As serious journalists, we go by the following two dictums:
- Things are often not what they seem.
- Ask, and it may not be given you; knock, and it may not be opened unto you, but seek and ye shall find.
While puzzling over why Sanskrit was being brought back to the Kendriya Vidyalayas in place of German, and why it could go on to replace English as a link language, our intrepid reporters decided not to be disturbed by the phenomenon that has recently come to be characterised as 'extraneous noise' and instead to go back to the basics.
We should mention that the corollary to the second dictum of course is that we have been trained to type out what we are looking for in the search field of, what Justice Katju used to quote from and memorably call in many of his learned judgements as, the "website Google."
No, no, gentle readers, we did not go looking for a Gujarat angle; it was just a serendipitous find.
It was with this spirit of enquiry that we proceeded to do just that and are pleased to share the initial findings of our preliminary
Google and Youtubesearch research:
Exhibit 1:This October 2009 video
Exhibit 2: Lest you think the above video is just a spoof, well, here's a Press Trust Of India report of a month prior to the above being put up on Youtube, it's an Ahmedabad datelined story on September 9, 2009, pointing out that an Ahmedabad-based academy was doing to popularise Sanskrit:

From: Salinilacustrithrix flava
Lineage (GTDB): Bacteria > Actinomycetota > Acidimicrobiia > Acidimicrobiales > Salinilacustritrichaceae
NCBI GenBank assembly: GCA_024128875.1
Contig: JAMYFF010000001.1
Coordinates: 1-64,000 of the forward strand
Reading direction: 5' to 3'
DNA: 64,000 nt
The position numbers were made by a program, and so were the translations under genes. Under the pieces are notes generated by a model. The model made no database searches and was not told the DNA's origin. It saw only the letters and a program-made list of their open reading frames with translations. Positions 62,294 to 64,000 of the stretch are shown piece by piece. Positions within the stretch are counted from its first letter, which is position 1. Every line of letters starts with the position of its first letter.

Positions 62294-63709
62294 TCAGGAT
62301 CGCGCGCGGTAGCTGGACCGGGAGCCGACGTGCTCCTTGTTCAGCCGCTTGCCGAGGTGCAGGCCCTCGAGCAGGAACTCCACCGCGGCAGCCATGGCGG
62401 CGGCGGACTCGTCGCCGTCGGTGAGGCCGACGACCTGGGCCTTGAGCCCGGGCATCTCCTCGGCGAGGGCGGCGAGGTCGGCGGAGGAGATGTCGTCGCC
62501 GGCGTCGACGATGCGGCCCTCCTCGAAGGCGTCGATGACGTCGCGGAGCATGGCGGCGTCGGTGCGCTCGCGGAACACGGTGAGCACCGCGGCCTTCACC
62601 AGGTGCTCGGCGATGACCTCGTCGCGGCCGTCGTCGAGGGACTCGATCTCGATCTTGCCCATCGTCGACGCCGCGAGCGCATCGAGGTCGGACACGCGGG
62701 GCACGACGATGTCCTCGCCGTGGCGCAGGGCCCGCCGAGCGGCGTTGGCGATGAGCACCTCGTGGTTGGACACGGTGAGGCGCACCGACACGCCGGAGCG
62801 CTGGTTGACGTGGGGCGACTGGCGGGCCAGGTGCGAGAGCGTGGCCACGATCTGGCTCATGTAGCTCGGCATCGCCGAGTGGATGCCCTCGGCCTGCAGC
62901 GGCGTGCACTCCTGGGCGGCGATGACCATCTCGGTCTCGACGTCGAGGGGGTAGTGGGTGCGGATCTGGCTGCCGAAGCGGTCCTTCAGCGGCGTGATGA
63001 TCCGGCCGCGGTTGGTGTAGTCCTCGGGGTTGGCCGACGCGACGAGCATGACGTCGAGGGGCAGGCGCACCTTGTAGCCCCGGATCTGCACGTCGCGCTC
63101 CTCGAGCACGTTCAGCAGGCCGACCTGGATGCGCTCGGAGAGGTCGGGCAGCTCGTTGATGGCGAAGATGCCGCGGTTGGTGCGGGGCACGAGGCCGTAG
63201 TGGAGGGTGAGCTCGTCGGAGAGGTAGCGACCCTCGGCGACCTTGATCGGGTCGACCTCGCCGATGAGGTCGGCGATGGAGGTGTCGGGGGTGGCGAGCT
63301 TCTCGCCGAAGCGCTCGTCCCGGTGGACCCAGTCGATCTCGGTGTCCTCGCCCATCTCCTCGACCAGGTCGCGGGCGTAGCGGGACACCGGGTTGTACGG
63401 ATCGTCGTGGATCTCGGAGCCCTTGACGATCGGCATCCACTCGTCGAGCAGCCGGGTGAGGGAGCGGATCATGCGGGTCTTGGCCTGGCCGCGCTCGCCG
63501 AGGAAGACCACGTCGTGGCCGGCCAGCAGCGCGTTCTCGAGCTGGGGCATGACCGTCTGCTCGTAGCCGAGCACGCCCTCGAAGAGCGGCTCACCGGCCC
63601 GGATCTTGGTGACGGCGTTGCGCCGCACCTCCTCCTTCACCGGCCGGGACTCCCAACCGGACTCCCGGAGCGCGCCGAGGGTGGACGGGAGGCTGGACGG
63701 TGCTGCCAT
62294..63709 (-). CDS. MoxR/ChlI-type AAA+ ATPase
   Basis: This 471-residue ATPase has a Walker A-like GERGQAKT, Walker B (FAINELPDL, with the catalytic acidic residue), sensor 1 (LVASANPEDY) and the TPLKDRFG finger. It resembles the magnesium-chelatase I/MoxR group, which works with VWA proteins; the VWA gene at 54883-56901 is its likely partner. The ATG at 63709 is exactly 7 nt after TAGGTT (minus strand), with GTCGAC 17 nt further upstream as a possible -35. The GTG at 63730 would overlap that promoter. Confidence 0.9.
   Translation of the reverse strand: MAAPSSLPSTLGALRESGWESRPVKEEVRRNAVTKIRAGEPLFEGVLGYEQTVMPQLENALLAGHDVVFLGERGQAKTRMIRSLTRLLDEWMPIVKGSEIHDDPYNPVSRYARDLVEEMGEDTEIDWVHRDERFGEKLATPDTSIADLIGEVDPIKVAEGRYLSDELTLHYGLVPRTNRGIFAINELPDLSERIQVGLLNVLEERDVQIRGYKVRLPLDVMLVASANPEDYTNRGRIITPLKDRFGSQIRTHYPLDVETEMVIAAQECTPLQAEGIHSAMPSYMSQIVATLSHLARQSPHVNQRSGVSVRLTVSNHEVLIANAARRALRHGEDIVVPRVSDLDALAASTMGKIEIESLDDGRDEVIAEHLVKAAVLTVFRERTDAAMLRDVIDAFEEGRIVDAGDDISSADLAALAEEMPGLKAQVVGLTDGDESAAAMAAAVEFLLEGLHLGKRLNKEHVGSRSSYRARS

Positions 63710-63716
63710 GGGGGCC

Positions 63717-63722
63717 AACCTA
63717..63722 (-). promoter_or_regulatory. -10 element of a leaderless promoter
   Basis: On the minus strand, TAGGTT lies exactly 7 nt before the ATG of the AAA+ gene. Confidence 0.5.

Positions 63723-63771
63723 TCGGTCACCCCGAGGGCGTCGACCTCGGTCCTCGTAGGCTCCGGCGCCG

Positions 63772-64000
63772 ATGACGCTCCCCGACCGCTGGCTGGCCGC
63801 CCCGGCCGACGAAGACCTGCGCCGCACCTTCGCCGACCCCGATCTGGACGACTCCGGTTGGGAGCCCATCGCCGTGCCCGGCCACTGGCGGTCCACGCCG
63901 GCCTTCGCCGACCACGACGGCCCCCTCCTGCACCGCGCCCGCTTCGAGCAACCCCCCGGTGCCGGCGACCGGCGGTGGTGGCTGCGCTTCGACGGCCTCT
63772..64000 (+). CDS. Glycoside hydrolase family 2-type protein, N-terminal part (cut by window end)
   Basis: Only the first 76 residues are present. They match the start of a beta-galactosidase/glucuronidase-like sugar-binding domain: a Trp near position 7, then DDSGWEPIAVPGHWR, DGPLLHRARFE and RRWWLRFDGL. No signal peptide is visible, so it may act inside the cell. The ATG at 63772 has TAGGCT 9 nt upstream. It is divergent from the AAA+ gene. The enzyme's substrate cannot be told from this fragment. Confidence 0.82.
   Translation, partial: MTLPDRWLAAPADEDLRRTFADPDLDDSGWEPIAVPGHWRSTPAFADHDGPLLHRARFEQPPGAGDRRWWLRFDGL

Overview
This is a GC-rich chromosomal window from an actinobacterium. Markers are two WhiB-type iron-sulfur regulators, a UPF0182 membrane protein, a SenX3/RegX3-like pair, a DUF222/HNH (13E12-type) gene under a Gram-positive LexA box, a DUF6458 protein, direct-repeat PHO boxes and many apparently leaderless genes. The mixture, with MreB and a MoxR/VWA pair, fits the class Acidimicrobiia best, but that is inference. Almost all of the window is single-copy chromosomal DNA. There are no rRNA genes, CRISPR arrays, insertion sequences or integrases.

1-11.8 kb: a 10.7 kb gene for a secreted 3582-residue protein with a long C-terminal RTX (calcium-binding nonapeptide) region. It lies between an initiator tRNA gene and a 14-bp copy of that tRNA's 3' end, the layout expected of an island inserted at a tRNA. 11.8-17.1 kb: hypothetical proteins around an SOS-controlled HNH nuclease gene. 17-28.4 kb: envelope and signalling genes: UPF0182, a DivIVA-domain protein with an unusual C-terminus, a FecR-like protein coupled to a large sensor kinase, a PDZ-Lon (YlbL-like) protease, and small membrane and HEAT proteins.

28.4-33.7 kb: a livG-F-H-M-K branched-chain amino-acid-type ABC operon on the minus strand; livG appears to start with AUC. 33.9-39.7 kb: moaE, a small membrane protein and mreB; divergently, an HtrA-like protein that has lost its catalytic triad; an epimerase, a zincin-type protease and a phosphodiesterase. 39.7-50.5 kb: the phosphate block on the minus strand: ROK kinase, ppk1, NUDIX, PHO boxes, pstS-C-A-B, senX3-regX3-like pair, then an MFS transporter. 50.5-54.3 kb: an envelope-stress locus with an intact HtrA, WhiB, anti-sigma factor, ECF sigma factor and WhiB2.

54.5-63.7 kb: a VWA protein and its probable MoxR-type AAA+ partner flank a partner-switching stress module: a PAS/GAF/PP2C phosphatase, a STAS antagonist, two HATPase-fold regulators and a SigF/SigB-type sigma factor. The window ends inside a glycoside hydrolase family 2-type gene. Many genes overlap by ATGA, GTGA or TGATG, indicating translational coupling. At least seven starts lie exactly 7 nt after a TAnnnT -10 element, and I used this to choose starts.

As part of the project, the Eklavya Sanskrit Academy (ESA) translated some portions of popular dialogues like the one of Gabbar Singh in Sholay to teach people to speak in Sanskrit.
Academy director Mihir Upadhyay said: "We want to show people that Sanskrit is an easy and interesting language. To popularise Sanskrit, we recently did an experiment by using dialogues of around 17 super-hit Hindi films to attract people, mainly youths."
The story goes on to provide the following examples as well.
The seminal Amjad Khan (Gabbar Singh) dialogue in the film Sholay:
"Ab tera kya hoga re Kalia? (What fate awaits you Kalia?)
which translates in Sanskrit to:
Kalia, tav ki bhavisyasi?
Or the often-quoted dialogue from the film Deewar:
Amitabh Bachhan: Mere paas gaadi hai, bungalow hai paisa hai... tumhare paas kya hai? (I have car, bungalow, money.. what do you have?)
Shashi Kapoor: Mere paas maa hai... (I have mother)
which is translated in Sanskrit as:
Amitabh Bachhan: Mam samipe yanam asti, dhanam asti, bhavanam asti, sarvam asti, bhavatah samipe kim asti?
Shashi Kapoor: Mam samipe mata asti.
Yes, we totally agree that cause and effect are not exactly our strong points, and we tend to be rather dismissive of ersatz concepts such as Occam's Razor, but gentle reader, we hope that you would enjoy the following as well:
Exhibit 5: Fittingly, therefore, it was none other than Mr Amitabh Bachchan himself, who acted in both these movies, and who recently shared the following in a Facebook post:
Exhibit 6: That Mr Bachchan happens also to be a brand ambassador for the state of Gujarat, we are sure, is just an interesting, if irrelevant, detail that we cannot help but mention, just for your consideration.
You tell us, while we runnum for our lifum while chanting buddham sharnam gachhaami.